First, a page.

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The ChangE (Changing English) consortium is a collaboration between three Finnish universities:

University of HelsinkiUniversity of Eastern FinlandUniversity of Tampere

with funding from:

Academy of Finland

Changing English consortium:
users & learners worldwide

English is unquestionably the global lingua franca of the present time. It has spread more widely and is spoken by more people than any other language previously, which has drastically changed its status in the last few decades. In such a dynamic landscape, multiple research perspectives are needed for an integrated understanding of the users and learners of English around the world today.

The Changing English (ChangE) consortium combines the methodological strengths of three Finnish universities. Led by Prof. Anna Mauranen (University of Helsinki), Prof. Juhani Klemola (University of Tampere), and Prof. Markku Filppula (University of Eastern Finland), the three ChangE teams collaborate toward a comprehensive view of global English. Our first collaboration, the Global English (GlobE) consortium, was funded by the Academy of Finland from 2010 to 2013, culminating in the Changing English conference held in Helsinki in June 2013.

Like our consortium, the ChangE conference brought together English scholars from multiple research perspectives, with a focus on World Englishes, contact linguistics, second-language acquisition (SLA), and English as a lingua franca (ELF). The ChangE 2013 conference further formed the basis for a renewed collaboration. With additional funding from the Academy of Finland for 2014-2017, the Changing English consortium will develop and extend these international research networks. A follow-up conference, ChangE 2015, will be held in Helsinki from June 8-10, 2015 (view the call for papers).

Research objectives

The vast majority of English speakers use English as a second or foreign language, its varieties include a number of World Englishes, and it is the most widely learned foreign language in the world; the distinction between 'native' and 'non-native' has begun to lose much of its earlier meaning.

The predominance of non-native use of English means that it is increasingly spoken in environments that are inherently multilingual, typified by speakers seeking to establish sufficient common ground for achieving successful communication without making the assumptions normally expected from L1 speech. English features strongly among today’s highly mobile speakers, subjecting it to particularly intense and varied language contact. Since periods of increased mobility have tended to lead to accelerated language change, we can expect fast changes in English(es).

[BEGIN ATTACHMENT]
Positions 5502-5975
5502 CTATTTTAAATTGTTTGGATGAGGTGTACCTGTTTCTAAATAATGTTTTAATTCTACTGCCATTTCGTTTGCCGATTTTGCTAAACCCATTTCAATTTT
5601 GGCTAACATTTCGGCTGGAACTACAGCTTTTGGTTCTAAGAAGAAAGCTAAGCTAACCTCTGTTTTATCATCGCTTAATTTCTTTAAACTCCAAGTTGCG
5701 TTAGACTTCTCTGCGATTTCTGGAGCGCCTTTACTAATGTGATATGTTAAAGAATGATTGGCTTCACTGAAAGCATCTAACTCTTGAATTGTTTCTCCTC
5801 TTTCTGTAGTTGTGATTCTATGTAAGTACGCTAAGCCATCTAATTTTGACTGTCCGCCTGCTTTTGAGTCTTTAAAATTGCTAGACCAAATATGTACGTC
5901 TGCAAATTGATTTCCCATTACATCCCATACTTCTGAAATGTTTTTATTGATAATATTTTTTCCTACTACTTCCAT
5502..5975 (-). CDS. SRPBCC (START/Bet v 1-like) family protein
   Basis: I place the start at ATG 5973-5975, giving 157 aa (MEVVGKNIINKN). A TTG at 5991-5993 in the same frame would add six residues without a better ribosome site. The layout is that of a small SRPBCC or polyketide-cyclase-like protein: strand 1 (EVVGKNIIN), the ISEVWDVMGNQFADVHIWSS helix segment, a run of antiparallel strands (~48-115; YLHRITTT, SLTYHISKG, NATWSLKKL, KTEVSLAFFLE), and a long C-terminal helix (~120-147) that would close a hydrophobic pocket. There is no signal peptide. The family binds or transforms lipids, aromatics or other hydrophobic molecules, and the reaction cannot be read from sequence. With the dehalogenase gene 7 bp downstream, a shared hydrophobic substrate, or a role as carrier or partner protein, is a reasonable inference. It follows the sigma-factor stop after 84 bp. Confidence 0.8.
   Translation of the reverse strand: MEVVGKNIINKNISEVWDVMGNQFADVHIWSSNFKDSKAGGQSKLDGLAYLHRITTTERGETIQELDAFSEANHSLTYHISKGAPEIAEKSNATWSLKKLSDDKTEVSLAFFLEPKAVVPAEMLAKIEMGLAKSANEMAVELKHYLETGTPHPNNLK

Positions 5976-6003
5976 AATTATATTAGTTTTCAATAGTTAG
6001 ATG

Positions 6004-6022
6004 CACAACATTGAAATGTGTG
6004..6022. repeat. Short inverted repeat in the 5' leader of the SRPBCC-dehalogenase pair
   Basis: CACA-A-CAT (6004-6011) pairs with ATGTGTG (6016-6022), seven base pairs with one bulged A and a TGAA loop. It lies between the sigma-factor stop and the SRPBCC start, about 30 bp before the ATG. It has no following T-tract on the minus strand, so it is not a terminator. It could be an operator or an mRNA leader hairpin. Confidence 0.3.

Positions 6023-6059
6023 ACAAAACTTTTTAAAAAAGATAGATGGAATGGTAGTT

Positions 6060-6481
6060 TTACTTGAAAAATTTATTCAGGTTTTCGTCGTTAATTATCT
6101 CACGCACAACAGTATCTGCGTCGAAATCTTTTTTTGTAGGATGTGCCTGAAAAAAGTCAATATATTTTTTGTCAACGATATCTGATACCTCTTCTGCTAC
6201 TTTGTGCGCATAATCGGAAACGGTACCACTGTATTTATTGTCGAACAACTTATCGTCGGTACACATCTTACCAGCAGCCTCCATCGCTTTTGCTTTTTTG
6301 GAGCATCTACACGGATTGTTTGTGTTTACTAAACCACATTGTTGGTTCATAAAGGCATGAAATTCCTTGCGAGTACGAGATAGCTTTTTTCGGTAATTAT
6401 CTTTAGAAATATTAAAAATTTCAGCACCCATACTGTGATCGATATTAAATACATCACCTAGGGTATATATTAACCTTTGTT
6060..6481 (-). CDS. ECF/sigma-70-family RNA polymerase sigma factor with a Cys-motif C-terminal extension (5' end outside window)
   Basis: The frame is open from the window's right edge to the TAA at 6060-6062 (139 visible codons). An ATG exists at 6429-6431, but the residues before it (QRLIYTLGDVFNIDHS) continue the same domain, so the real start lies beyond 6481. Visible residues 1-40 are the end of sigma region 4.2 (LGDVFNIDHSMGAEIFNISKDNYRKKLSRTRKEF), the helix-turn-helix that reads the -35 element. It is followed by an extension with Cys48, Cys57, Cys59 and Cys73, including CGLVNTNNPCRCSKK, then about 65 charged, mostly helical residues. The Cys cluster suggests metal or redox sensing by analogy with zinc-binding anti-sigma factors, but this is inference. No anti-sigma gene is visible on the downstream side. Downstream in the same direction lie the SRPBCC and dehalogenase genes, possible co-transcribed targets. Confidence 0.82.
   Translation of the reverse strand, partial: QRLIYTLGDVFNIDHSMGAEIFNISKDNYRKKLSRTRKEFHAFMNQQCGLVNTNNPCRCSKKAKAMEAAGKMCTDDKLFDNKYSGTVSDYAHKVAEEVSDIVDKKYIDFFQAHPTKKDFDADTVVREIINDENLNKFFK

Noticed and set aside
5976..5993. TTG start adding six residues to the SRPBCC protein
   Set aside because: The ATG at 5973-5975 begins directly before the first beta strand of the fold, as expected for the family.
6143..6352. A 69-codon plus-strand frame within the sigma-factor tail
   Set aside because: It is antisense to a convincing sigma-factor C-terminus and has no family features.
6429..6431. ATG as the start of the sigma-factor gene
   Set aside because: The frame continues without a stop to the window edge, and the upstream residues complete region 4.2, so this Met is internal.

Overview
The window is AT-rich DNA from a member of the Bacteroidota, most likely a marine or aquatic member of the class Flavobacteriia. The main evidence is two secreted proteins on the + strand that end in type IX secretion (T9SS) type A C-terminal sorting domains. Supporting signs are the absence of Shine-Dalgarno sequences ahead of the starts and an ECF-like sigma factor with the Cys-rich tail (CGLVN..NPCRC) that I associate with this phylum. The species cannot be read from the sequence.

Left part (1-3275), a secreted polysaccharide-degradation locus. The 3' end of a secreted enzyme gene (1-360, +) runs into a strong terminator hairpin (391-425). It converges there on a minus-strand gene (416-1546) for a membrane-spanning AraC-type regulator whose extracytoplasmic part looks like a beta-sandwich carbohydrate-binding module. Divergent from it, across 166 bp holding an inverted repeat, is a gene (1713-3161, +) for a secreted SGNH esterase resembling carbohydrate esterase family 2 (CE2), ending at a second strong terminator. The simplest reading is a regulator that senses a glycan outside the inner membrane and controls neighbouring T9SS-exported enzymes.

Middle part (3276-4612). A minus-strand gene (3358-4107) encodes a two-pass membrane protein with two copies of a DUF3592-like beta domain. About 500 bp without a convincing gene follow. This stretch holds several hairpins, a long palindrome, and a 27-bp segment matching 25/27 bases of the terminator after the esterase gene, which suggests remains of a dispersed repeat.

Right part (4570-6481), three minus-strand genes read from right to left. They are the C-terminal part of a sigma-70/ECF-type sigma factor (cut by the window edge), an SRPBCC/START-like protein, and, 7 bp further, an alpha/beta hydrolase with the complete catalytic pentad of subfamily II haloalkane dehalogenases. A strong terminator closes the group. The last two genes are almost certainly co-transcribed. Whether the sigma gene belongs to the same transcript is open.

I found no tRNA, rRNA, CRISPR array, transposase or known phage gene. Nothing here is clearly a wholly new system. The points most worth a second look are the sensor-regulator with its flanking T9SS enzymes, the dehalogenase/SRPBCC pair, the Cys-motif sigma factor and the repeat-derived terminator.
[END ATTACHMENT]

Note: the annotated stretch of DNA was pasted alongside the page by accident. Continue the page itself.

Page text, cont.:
Our main objective is to bring together different strands of research for discovering currently undergoing changes in the English language. We hypothesise that one of the major forces behind the developments observed in today’s changing English is rooted in the cognitive constraints of multilingual processing. Identifying cognitive mechanisms underlying global language use gives rise to further hypotheses about future developments in Global English. At the same time, given that global language use is a unique phenomenon in itself, analysing the cognitive mechanisms underlying it can make a significant contribution to our understanding of human cognition and language processing in general.

A further hypothesis we make and set out to test is that Global English has become a truly pluricentric language in the late 20th century in which a number of regionally relevant norm-developing centres have emerged and, furthermore, that these areal epicentres of influence play a considerable role in the formation and development of the English language in neighbouring areas. Another line in the proposed research sets out to examine the validity of the hypothesis that ‘learner English’ exhibits features that are essentially similar to what have come to be known as ‘angloversals’, i.e. linguistic features shared mostly, but not exclusively, by varieties spoken in the Outer and Expanding Circles of English.

About this site

Use the menu on the left to find more information about our research teams and the corpora we are developing and currently using in our work. We also collaborate with several international partners who support our lines of investigation. Information is available on ChangE members' publications and conference presentations, along with our consortium seminars and earlier projects. To learn more about the Change 2015 conference, please visit the conference website, which is also linked from the site's header.

This site last updated: 27.5.2015
Ray Carey (ray.carey(at)